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Darwin and the Making of Sexual Selection$
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Evelleen Richards

Print publication date: 2017

Print ISBN-13: 9780226436906

Published to Chicago Scholarship Online: September 2017

DOI: 10.7208/chicago/9780226437064.001.0001

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Reading the Face of Race

Reading the Face of Race

Chapter:
(p.126) Five Reading the Face of Race
Source:
Darwin and the Making of Sexual Selection
Author(s):

Evelleen Richards

Publisher:
University of Chicago Press
DOI:10.7208/chicago/9780226437064.003.0005

Chapter 5 looks at Darwin’s readings in early ethnological literature, which had tight associations with aesthetics and physiognomy. The writings of Samuel Stanhope Smith and James Cowles Prichard are examined and rejected as sources of Darwin’s early views on the role of aesthetic selection in the formation and stabilization of the human races. It is argued that William Lawrence’s “blasphemous” Lectures, which offered a uniquely materialist, monogenetic theory of racial origins, developed by analogy with domestication, and which located mental and moral differences in anatomy, was Darwin’s major source for this theory of racial divergence. The vital role of the naturalist Edward Blyth in integrating the two forms of sexual selection and bringing Lawrence’s views to Darwin’s attention at two critical stages of theory formation is emphasized.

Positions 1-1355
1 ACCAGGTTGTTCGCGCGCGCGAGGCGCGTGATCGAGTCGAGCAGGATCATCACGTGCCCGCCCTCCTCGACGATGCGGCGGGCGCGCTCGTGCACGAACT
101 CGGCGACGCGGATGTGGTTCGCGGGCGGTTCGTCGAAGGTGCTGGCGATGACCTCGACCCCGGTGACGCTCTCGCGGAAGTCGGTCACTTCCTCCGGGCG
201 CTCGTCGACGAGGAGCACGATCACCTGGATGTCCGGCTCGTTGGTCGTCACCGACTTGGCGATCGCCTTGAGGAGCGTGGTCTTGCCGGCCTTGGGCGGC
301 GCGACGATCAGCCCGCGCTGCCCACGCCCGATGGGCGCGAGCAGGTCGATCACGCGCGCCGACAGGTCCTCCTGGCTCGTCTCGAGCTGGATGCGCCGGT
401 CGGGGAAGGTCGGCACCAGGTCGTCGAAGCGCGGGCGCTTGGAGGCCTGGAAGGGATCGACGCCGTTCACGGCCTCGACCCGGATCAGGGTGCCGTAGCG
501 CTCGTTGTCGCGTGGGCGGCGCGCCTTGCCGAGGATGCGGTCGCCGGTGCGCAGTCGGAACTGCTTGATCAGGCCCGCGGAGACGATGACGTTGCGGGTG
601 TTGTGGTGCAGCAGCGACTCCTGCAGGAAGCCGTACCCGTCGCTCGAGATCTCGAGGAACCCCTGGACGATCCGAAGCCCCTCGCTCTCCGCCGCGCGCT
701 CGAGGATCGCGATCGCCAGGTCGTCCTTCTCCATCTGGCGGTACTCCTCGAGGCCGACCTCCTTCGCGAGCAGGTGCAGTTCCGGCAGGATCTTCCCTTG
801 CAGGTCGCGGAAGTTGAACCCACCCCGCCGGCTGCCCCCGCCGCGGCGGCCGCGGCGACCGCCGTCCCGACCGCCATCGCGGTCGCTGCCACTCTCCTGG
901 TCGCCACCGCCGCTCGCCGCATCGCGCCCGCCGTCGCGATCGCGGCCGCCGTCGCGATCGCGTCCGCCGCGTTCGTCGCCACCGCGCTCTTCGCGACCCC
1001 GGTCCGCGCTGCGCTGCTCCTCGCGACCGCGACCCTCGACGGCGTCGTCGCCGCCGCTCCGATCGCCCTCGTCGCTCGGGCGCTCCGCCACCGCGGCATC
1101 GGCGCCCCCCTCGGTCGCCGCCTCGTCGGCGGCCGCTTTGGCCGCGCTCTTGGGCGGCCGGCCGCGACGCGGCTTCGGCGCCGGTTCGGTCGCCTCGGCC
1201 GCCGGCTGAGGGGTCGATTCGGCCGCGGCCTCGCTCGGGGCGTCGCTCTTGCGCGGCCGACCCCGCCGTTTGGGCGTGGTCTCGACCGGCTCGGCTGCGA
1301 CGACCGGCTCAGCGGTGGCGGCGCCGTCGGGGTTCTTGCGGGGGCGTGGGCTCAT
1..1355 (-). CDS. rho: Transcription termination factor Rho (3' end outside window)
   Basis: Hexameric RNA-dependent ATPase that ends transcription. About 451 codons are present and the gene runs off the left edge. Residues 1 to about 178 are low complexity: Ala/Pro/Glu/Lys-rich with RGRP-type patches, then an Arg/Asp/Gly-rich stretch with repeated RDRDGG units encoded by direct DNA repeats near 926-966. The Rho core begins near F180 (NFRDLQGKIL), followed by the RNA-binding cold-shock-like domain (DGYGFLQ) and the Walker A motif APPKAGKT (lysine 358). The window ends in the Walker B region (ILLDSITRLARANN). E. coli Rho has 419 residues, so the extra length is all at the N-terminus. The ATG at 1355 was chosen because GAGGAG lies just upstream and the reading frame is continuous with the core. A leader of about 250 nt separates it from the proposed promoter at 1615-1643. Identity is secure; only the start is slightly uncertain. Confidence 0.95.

Keywords:   ethnology, aesthetics, physiognomy, Samuel Stanhope Smith, James Cowles Prichard, William Lawrence, materialist, domestication analogy, racial divergence, Edward Blyth

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